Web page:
Previous Next 1 of 2 A photograph is a connection — to a person, place, or moment in time. But making that connection wasn’t always convenient. Before Aug. 19, 1839, taking a single photograph required at least eight hours just to expose the image. But when the French released the daguerreotype to the public 179 years ago today, photography started a journey from something only chemists understood to something many of us do on a daily basis — maybe to preserve a smile, maybe just to digitize a receipt. That journey has led to a world more connected by images than the pioneers of photography could have ever imagined. World Photography Day celebrates that connection, inviting photographers around the globe to share their images and stories with the international community. As smartphones have played a huge role in the surge of photographs being created, we worked with Apple to talk to some of the most prolific iPhone photographers around the globe … [Read more...] about How iPhone photographers connect the world using only ‘basic’ gear
Connecting the world
Technical sessions The other key component of Sensors Expo is its comprehensive technical session program, which looks not only sensor technology, but also related implementation issues as concerns over transmitting and protecting the integrity of sensor data grow. Some advanced sensor applications lie in areas such mixed and augmented reality. In Wednesday’s keynote session, Marc Pollefeys, Director of Science for Microsoft, will discuss how sensors are being exploited in mixed and augmented reality applications, including 3D modeling, image and video analysis, gesture recognition, scene understanding, and power-efficient embedded computing. Pollefeys will discuss the use of these technologies in the development of Microsoft's HoloLens and shares his vision on the future of information access and machine-enabled human interaction. The myriad issues involved with collecting and storing data generated by cutting-edge sensors will also be explored in one of Thursday’s … [Read more...] about Connecting The World Through Sensors: Sensors Expo 2018 Preview
In August 2013, Mark Zuckerberg tapped out a 10-page white paper on his iPhone and shared it on Facebook. It was intended as a call to action for the tech industry: Facebook was going to help get people online. Everyone should be entitled to free basic internet service, Zuckerberg argued. Data was, like food or water, a human right. Universal basic internet service is possible, he wrote, but “it isn’t going to happen by itself.” Wiring the world required powerful players—institutions like Facebook. For this plan to be feasible, getting data to people had to become a hundred times cheaper. Zuckerberg said this should be possible within five to 10 years. It was an audacious proposal for the founder of a social software company to make. But the Zuckerberg of 2013 had not yet been humbled by any significant failure. In a few months, the service he’d launched between classes at Harvard would turn 10. A few months after that, he would be turning 30. It was a … [Read more...] about What Happened to Facebook’s Grand Plan to Wire the World?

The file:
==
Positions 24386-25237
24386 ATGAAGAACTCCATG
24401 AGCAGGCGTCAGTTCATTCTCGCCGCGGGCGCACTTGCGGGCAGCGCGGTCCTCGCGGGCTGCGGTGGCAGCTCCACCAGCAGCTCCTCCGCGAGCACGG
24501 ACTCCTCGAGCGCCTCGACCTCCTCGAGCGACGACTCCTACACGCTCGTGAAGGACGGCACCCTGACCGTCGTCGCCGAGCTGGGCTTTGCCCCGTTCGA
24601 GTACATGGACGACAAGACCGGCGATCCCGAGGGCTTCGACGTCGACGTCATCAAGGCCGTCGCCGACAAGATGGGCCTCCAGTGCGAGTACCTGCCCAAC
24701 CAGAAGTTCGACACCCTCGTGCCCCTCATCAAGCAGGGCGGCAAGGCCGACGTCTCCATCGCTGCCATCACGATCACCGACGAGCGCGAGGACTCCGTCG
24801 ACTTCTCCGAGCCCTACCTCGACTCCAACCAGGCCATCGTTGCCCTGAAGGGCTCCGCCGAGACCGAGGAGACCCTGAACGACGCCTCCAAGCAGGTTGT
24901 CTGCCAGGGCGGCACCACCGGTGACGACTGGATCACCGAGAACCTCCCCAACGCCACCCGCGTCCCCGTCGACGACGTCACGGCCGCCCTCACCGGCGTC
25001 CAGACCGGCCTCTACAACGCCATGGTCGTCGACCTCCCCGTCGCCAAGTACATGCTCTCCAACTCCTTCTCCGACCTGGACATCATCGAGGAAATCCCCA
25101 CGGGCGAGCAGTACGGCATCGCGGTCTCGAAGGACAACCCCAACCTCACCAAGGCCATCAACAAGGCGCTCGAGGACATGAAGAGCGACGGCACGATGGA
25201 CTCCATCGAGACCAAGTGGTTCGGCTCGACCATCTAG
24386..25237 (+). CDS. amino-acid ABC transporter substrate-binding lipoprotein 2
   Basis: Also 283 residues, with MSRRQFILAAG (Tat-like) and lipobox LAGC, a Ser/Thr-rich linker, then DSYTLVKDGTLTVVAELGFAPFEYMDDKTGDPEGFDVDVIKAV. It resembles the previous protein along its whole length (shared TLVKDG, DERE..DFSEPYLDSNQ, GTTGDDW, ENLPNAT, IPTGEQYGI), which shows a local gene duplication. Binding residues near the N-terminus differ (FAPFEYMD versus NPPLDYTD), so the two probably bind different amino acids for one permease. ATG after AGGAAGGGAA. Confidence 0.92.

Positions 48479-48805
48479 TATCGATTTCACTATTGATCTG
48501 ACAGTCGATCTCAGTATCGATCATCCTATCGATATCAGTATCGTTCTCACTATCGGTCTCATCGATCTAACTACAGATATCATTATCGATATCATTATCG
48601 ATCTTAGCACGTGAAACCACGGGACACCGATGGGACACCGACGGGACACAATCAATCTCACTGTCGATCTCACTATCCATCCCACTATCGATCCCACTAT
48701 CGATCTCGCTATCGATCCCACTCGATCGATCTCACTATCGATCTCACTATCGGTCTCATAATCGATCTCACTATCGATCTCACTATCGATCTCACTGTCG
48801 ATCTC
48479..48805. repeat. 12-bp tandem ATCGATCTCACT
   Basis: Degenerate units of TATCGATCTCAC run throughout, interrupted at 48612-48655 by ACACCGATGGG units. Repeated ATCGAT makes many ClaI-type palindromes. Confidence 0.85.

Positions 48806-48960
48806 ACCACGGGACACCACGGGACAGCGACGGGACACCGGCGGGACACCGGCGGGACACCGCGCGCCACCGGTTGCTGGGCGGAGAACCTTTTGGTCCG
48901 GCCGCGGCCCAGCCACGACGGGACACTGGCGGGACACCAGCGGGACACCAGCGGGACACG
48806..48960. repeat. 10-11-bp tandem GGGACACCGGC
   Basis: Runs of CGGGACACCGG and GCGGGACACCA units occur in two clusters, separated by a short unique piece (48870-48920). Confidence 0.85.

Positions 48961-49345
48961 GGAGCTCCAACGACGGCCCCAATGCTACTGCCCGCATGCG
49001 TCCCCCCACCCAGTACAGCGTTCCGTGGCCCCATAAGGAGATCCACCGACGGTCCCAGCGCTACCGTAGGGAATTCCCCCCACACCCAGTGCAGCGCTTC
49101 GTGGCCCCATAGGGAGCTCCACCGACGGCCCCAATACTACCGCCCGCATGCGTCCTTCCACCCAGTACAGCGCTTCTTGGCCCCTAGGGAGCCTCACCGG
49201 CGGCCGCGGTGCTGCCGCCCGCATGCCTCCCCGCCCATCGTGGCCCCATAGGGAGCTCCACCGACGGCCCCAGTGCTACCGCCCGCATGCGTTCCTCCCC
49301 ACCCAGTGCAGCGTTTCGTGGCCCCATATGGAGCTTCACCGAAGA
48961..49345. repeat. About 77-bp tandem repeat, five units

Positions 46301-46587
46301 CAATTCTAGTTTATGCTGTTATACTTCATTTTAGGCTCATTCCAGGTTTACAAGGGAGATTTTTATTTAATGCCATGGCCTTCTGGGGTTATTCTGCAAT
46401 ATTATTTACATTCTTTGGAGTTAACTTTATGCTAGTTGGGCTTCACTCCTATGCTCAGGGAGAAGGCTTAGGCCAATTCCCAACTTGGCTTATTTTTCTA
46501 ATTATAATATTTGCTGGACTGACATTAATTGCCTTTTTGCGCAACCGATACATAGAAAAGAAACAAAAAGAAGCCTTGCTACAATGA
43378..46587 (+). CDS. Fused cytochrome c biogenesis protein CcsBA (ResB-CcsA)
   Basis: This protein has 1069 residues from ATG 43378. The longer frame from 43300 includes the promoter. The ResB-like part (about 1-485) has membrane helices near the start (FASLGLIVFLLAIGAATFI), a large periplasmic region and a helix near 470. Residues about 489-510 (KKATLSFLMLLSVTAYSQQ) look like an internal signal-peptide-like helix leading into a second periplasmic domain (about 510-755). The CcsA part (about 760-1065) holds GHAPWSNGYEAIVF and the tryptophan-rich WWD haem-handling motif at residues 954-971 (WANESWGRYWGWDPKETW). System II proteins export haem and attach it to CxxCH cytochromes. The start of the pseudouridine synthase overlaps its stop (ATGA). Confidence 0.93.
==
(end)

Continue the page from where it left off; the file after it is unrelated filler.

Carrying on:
In May 2015, researchers in central Kazakhstan witnessed something really strange: thousands of saiga antelopes began acting a bit weird, becoming unbalanced, and then just plopping on the ground within a few hours — dead. Over the course of just three weeks, more than 200,000 saigas died, or about 60 percent of the global population. “I had never seen anything like it,” says Richard Kock, a wildlife veterinarian and professor at the Royal Veterinary College in the UK. “It was very concerning because it was so unnatural, outside of the realm of my experience.” The saiga antelopes were later found to be infected with a bacterium that causes blood poisoning and internal bleeding, or hemorrhagic septicemia. Now, a new study shows that unusually wet and hot weather played a key role in causing the outbreak. How exactly that happened, though, remains a bit of a mystery. Researchers analyzed historical data related to other mass die-offs of saigas from the … [Read more...] about Here’s why 60 percent of the world’s saiga antelopes were wiped out in 2015
Back in the '90s, when Webcams were hot and we used the World-Wide Web Worm as our preferred search engine, I worked for a tiny online village of Apple Mac users called eWorld. Apple dabbled in this easy-to use community between June 1994 and March 1996, and eWorld became my first full-time job in college. From 1995 to 1996, I worked as a Web editor for eWorld in an R&D division of Apple's Electronic Media Lab in Boulder, Colorado. I wrote reviews of websites for the InGuide section of eWorld, which covered topics such as entertainment, education, technology, news, sports, kids' content, lifestyle and gaming. I made sure users could find the best sites, which everyone would share with each other over email, and I did it all on a Power Macintosh 8100, a major improvement from the ancient IBM DOS-only computers I'd written on during my internship at the local paper. Back then, the Internet was just starting to pick up steam, and I couldn't wait to get into the eWorld office every … [Read more...] about My Apple gig: Helping ‘ePeople’ untangle the World Wide Web